And these were not light footsteps. They were heavy and confident. Steady and large; but without panic, without aggression.

As I heard its steps curve around the back of the campsite, I expected to hear this “animal” pause near our tent and fire. Most creatures would, to perhaps freeze in a brief moment of instinctive fear, or to at least sniff the air in curiosity.

But this creature did not. The steps continued, as steady as before, in a long confident curve as it traveled northeasterly, deep into the thick forest. It paid us no heed at all.

I am a lover of spooky tales, ghosts, and paranormal stories. But I’m also a dyed-in-the-wool skeptic. I’ve waited seriously and open-mindedly throughout my 46 trips around the sun, in hopes of experiencing something. This, however, I cannot explain.

After a bit of hesitation, I told my Royal Consort about it the next day. Of course he laughed and insisted it must’ve been natural and explainable (he also pointed out his desire to bring our handy shotguns next time; haha). My only guess is that the aural environment created by the temperatures and climate that night took something normal, and made it sound bizarre.

Meanwhile, I do know that even a nocturnal animal with good night vision would have strode in a less steady and even manner, on that overgrown and uneven terrain.

I don’t know what was in those woods. And I cannot explain how it was able to move like that.

A Halloween Treat: My Only Ghost (?) Experience

The Copper family "ghost" photo.
The web-famous Copper family “ghost” photo.

Because you all know I adore the creepy stuff …

Lake Charles, Louisiana, 1992

I was in college, and one of my very best friends (and occasional boyfriend) was rather superstitious. His latest deathly fear was that the house where he lived with his parents was currently occupied by some type of malevolent entity, such as a spirit, demon, or space alien. The house was the innocent kind of 1960s-era brick structure that was least likely to inspire tales of horror. All the same, his parents were going on a cruise for several days, and he was convinced he could not stay in the house alone, lest he meet his demise. Being the invincible skeptic that I tend to be, I offered to stay the weekend with him to assuage his fears. I also kind of thought it would be funny to watch him be scared out of his wits by his own overactive imagination.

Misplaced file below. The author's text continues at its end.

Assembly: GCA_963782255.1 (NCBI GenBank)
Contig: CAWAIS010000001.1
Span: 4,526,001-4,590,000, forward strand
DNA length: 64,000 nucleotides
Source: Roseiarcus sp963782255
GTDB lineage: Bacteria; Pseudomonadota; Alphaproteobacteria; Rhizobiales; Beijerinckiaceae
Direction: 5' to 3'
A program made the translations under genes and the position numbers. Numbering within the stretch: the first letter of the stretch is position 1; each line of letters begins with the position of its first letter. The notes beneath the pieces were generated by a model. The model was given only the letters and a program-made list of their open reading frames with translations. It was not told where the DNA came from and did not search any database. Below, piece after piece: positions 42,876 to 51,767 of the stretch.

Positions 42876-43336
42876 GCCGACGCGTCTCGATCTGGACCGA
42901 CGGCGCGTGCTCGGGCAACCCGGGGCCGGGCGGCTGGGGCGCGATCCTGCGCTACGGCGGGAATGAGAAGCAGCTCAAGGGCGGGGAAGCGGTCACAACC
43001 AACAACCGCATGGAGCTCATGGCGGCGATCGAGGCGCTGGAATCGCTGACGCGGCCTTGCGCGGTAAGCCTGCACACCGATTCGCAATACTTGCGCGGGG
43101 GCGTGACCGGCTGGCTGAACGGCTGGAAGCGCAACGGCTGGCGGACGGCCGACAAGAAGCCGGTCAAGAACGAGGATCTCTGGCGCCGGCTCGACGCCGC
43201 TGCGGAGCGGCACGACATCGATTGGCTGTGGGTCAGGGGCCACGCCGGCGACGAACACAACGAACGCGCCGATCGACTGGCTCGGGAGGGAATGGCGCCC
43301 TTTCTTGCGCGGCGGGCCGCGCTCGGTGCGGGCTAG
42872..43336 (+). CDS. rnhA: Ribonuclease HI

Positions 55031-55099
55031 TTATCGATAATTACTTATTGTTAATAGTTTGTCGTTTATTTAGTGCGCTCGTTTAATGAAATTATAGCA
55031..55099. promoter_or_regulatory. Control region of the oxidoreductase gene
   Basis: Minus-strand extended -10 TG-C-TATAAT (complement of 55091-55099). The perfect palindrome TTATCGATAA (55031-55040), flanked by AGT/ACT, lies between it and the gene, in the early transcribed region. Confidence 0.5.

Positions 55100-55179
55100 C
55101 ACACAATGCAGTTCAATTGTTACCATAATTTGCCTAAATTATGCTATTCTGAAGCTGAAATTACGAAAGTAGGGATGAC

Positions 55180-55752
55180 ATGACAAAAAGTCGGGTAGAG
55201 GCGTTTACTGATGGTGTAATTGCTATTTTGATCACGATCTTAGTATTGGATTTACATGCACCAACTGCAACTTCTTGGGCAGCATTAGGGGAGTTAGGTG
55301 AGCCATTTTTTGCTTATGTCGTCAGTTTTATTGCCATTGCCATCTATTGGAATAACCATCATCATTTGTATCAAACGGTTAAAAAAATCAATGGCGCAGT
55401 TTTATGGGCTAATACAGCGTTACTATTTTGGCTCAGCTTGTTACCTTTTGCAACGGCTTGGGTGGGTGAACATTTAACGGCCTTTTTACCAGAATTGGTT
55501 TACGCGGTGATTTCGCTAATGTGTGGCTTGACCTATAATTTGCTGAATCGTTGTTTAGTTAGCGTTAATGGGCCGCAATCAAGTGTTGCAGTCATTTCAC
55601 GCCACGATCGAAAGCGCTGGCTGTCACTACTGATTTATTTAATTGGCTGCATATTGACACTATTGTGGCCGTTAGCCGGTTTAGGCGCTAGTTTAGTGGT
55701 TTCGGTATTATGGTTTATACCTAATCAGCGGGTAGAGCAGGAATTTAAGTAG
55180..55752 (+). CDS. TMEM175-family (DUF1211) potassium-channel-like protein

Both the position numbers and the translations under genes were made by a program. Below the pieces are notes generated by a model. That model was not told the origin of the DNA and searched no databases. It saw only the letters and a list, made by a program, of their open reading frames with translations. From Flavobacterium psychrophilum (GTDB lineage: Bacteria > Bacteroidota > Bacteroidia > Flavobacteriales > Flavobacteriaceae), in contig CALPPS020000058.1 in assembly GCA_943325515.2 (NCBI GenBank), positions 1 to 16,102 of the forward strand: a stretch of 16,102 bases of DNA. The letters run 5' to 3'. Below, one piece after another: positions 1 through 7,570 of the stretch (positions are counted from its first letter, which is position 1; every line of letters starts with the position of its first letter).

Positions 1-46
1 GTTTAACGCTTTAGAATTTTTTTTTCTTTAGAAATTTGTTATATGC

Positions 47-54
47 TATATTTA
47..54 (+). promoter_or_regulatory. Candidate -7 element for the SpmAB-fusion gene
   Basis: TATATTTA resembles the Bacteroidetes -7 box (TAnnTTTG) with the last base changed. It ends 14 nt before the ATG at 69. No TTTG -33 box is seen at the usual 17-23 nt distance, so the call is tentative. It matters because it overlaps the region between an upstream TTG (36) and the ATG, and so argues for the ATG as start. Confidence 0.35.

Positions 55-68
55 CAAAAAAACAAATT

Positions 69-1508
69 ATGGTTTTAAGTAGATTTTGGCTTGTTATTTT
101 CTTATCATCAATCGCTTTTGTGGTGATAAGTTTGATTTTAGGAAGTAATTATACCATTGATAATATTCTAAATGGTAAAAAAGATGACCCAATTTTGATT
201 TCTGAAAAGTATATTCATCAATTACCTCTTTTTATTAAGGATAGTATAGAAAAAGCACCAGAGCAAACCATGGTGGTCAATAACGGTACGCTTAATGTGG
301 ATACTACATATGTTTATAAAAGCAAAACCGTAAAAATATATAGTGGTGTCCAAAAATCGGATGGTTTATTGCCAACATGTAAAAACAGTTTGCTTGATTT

Rather banal
Rather banal

I arrived in the early evening and we watched some VHS movies in the living room, snacking in front of the television. As the night progressed, we turned off the TV and begin to chat, lounging comfortably on the carpet of the living room floor. We were never the most affectionate couple, but we were very compatible when it came to animated conversation. The room was at the back of the house: it had a sliding glass door that opened onto a small back patio, and a large window opposite that overlooked a large courtyard at the front of the house that was enclosed completely on three sides. At each side of the window, hallways led to the left and right into the other two wings of the house, which together with the living room/kitchen wing, made a square-ish ‘C’ shape that hugged the courtyard.

We were still there in the living room when, perhaps around midnight, our conversation was abruptly cut short. For some inexplicable reason, I quickly looked at the window that overlooked the courtyard, expecting to see something looking in at us, but there was nothing visible. My friend turned a shade of ashen gray; I thought the poor boy was going to faint. Regardless, his fear no longer seemed an entertaining non-issue to me — whereas previously I had just about ignored his claims with a completely blasé attitude, I could tune him out no longer. An intense feeling of oppressive dread had overtaken me, sharply interrupting a completely innocuous conversation that would not have provoked such sensations.